And he delivered more than half the babies in those mountains
Among those babies, he delivered me."

-- "Robert F. Thomas," My Tennessee Mountain Home, 1973 

It goes without saying that Sevierville is proud to be the home of Dolly Parton. In 1987, a statue of the country legend was unveiled on the Sevier County Courthouse lawn. It's a must-stop for any Parton fan.

Dolly Parton Statue: 125 Court Ave Sevierville, TN 37862

Today, Parton still owns the one-bedroom log cabin where she was born and raised and, over the years, she's spent a couple million dollars restoring it.

"What we tried to do was make it look like it did when we lived there, but we wanted it to be functional," Parton once said. "So I spent a couple million dollars making it look like I spent $50 on it."

While you can't visit Dolly's real Tennessee Mountain Home (it's on private property that's near and dear to the Parton family), the next best thing is located in her theme park up the road...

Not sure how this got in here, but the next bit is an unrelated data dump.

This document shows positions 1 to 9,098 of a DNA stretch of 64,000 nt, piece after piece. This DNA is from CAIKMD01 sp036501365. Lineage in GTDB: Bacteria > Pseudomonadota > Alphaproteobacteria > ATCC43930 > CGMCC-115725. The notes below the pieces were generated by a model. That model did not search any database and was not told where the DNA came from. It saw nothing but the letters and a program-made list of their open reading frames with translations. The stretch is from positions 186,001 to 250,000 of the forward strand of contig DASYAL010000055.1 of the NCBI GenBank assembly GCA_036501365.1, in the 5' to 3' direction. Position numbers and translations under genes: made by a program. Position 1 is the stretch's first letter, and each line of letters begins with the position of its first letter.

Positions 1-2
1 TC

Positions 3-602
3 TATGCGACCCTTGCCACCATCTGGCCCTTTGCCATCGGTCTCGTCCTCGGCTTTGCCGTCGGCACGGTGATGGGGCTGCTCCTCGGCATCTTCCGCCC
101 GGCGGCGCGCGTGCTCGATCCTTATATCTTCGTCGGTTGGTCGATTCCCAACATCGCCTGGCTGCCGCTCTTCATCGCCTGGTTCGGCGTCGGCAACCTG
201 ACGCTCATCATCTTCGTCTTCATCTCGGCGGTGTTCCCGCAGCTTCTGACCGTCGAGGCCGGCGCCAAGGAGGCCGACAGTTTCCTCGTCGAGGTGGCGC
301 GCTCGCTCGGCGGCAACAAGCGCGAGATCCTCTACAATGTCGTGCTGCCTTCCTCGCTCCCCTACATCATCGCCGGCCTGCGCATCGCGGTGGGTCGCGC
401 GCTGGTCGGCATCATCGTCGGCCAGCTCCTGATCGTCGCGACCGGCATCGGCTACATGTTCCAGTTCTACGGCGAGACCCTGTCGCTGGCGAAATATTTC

Dollywood

Dolly Parton poses in front of the Dollywood sign
PIGEON FORGE, TN - OCTOBER 24: American singer and songwriter Dolly Parton poses for a portrait at Dollywood on October 24, 1988 in Pigeon Forge, Tennessee. (Photo by Ron Davis/Getty Images)

Dollywood is the ultimate trek for Dolly fans. In 1986, Parton and partners took over the Silver Dollar City theme park in Pigeon Forge to create Dollywood, a celebration of the country icon's beloved Smoky Mountain region.

Dollywood: 2700 Dollywood Parks Blvd, Pigeon Forge, TN 37863